Page:Popular Science Monthly Volume 39.djvu/12

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such examples as the woman "bound by Satan," the rebuke of the fever, the casting out of the devil which was dumb, the healing of the person whom "the devil of ttimes casteth into the fire"—of which case one of the greatest modern physicians remarks that never was there a truer description of epilepsy and various other examples, show this same inevitable mode of thought as a refracting medium through which the teachings and doings of the Great Physician were revealed to future generations.

The civilization of Greece alone appears to have been wholly or nearly free from this idea of the agency of demons in producing bodily ills; hence, Greece was the first of the ancient nations, and indeed the only one, so far as we know, in which a scientific idea of medicine was evolved. Five hundred years before Christ, in the great bloom period of thought, the period of Æschylus, Phidias, Pericles, Socrates, and Plato, Hippocrates appeared, and his is one of the greatest names in all history. Quietly but thoroughly he broke away from the old tradition, developed scientific thought, and laid the foundations of medical science upon experience, observation, and reason so deeply and broadly that his teaching remains to this hour among the most precious possessions of our race.

His thought was passed on to the School of Alexandria, and there medical science was developed yet further, especially by such men as Herophilus and Erasistratus. Under their lead studies in human anatomy began by dissection; the old prejudice which had weighed so long upon the human race, preventing that method of anatomical investigation without which there can be no real results, was cast aside apparently forever.[1]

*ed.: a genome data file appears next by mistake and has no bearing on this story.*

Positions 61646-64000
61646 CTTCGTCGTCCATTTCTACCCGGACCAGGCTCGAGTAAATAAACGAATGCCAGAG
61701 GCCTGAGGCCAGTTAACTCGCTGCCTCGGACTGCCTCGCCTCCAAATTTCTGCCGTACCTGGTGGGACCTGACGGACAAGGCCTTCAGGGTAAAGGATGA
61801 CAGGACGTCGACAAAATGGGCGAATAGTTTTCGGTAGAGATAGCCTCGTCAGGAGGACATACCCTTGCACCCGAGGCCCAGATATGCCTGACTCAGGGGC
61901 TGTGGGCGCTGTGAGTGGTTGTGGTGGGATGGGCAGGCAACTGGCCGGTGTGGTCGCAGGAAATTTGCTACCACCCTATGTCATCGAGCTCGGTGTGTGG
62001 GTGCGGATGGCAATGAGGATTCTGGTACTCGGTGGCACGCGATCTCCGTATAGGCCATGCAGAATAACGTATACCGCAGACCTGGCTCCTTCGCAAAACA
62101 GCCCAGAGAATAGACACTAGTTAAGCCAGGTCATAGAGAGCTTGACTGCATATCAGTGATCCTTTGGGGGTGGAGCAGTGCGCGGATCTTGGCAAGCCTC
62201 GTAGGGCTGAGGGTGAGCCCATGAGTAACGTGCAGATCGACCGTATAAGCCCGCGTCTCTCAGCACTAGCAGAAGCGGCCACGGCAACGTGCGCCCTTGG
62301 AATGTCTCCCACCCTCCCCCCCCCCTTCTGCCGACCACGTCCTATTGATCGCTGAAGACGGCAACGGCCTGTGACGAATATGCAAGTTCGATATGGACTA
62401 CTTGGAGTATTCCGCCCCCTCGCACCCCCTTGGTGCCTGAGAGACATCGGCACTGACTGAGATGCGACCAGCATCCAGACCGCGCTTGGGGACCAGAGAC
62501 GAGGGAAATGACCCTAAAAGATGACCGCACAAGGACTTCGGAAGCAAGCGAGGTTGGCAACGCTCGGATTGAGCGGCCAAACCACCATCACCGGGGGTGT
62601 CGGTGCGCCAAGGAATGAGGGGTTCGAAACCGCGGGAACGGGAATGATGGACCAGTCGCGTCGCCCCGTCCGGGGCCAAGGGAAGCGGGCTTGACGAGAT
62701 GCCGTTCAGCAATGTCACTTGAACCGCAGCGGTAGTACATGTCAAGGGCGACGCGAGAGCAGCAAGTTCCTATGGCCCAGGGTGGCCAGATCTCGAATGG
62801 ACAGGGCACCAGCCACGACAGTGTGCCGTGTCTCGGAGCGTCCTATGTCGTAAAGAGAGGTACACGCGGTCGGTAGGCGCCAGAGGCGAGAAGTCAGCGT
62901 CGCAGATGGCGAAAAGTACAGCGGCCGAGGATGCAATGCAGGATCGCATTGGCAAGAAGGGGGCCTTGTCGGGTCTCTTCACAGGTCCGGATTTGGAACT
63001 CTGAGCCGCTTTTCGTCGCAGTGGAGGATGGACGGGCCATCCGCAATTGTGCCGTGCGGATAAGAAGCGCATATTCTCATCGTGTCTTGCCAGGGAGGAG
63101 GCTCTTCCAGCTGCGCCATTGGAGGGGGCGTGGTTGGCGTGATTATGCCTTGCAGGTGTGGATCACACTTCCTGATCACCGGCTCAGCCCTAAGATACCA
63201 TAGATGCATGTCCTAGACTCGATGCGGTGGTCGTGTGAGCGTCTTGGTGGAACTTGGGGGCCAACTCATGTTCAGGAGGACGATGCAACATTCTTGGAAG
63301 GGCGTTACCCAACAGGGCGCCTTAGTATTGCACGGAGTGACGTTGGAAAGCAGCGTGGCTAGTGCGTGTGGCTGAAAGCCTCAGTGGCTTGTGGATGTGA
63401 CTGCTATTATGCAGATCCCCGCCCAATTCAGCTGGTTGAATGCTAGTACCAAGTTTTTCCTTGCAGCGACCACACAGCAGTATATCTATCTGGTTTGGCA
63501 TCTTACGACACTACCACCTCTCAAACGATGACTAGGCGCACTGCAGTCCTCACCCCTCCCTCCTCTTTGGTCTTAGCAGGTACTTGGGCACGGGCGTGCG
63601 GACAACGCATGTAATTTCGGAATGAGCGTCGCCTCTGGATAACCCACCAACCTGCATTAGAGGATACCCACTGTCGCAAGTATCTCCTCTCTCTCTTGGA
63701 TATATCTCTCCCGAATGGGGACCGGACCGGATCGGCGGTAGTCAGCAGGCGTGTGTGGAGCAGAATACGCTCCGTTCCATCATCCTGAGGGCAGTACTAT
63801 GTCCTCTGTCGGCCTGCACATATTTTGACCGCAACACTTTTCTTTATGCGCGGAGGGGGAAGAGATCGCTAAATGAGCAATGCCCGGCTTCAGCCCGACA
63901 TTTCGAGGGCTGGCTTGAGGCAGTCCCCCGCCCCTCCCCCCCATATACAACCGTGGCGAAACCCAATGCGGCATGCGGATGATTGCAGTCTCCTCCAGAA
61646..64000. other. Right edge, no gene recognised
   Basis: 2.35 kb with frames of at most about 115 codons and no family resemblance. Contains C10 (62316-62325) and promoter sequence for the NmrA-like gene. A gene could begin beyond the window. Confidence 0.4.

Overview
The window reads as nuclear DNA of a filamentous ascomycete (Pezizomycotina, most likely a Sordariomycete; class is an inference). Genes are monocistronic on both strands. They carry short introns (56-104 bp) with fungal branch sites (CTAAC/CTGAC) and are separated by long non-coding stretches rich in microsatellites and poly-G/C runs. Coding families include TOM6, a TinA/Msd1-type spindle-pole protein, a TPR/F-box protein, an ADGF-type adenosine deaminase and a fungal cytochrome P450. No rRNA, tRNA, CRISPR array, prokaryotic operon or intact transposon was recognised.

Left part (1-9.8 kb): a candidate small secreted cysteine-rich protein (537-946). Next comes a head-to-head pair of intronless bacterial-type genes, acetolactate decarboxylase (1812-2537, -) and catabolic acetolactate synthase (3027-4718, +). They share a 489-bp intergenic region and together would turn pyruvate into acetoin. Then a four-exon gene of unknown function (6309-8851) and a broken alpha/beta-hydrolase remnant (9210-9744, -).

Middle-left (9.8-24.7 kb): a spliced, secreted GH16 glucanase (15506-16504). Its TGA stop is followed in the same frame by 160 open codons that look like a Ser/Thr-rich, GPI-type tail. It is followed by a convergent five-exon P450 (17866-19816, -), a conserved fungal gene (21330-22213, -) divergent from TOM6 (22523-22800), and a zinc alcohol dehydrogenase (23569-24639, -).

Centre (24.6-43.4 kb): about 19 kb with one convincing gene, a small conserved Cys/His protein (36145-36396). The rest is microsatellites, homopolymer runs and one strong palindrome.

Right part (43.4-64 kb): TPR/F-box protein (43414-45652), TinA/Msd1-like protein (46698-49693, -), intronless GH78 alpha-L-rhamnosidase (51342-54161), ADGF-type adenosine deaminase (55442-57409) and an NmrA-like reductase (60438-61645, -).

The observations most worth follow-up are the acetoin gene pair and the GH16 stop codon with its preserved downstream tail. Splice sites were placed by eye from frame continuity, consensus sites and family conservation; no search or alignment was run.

But with the coming in of Christianity a great new chain of events was set in motion which modified most profoundly the further evolution of medical science. The influence of Christi-

  1. For extended statements regarding medicine in Egypt, Judea, and Eastern nations generally, see Sprengel, Histoire de la Médecine, earlier volumes; and for more succinct accounts, Baas, Geschichte der Medicin, pp. 15–29; also Isensee; also Frédault, Histoire de la Médecine, chap. i. For the effort in Egyptian medicine to deal with demons and witches, see Heinrich Brugsch, Die Aegyptologie, Leipsie, 1891, p. 77; and for references to the Papyrus Ebers, etc., pp. 155, 407, and following. For the derivation of priestly medicine in Egypt, see Baas, p. 22. For the fame of Egyptian medicine at Rome, see Sharpe, History of Egypt, vol. ii, pp. 151 and 184. On the cheapness and commonness of miracles of healing in antiquity, see Sharpe, quoting St. Jerome, vol. ii, pp. 137, 191. As to the freedom of ancient Greece from the idea of demoniacal intervention in disease, see Lecky, History of European Morals, vol. i, p. 404 and note. For the evolution of medicine before and after Hippocrates, see Sprengel, p. 1283 and following. For a good summing up of the work of Hippocrates, see Baas, p. 201. For the necessary passage of medicine in its early stages under priestly control, see Cabanis, The Revolutions of Medical Science, London, 1806, chap. ii. On Jewish ideas regarding demons, and their relation to sickness, see Toy, Judaism and Christianity, Boston, 1891, pp. 108 et seq. For Herophilus, Erasistratus, and the School of Alexandria, see Sprengel, vol. i, pp. 433, 434 et seq.